The Ripple Effect
When I walk across the dry river bed, climb a shelf of warm, red rock, float in the azure blue of a Kimberley ocean I am reminded of my why.
I am reminded of a people that stood here before me, and I always pause to wander over the stories that I have heard. These are stories of grief and loss that have left a resounding echo across this country and deep within the soul of its people.
For many years this ancient land has been the inspiration for the work that I create. I now feel the need to pause within my artistic journey to give a nod of recognition to the traditional owners of the country that has been so generous to me, this is the landscape of the people whose connection to country is symbiotic to their very being.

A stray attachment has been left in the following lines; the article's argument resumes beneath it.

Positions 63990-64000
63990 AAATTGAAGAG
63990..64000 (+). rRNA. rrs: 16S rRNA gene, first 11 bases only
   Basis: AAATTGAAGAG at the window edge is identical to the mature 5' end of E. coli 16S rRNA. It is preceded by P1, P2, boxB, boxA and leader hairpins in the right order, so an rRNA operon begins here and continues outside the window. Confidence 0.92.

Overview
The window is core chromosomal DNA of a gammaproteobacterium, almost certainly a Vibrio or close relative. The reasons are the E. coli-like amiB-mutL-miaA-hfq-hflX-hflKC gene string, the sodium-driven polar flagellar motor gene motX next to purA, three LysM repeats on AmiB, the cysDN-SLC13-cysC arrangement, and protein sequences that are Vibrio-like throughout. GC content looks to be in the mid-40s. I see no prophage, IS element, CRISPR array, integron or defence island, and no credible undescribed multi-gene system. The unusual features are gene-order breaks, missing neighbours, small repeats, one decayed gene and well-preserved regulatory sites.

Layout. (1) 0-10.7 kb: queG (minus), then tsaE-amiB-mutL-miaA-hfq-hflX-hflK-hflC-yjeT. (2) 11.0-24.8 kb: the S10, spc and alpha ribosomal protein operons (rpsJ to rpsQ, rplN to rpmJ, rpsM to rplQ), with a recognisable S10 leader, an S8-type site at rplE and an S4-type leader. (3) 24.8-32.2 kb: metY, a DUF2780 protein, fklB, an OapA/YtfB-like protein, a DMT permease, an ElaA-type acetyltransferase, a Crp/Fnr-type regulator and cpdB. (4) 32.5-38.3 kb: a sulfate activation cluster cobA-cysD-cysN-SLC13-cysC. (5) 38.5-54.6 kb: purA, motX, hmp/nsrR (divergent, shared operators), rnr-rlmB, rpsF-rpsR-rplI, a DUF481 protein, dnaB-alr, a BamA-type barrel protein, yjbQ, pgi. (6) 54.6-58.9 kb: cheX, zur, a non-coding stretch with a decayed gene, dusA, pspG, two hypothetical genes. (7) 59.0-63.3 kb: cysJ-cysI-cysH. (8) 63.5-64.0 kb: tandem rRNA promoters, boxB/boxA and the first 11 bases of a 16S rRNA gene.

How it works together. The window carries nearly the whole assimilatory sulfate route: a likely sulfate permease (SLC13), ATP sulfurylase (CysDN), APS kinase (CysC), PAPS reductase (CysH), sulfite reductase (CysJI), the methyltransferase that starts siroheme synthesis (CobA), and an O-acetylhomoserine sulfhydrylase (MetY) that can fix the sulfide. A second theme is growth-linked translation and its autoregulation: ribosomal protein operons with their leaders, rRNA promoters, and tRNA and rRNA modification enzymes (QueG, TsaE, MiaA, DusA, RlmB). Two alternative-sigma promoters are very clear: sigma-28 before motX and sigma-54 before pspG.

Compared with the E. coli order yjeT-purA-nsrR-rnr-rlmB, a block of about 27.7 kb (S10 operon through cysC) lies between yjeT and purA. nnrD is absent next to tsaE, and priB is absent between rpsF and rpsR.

The connection of a mother to her child and the child to the mother is the strongest bond of humanity. When this bond is broken be it through separation, disconnection, death, the repercussions will be felt though out the child’s life and the ripple effect has the potential to touch the generations to follow.
The last indigenous children to be taken forcibly from their families was in 1970.
As you stand before this work today I ask that you take the time to reflect on your own child, your mother, father, brothers, sisters.…and one….. without the other.
With thanks to conversations held with Tania Bin Bakar and her team, Stolen Generation, Broome, WA.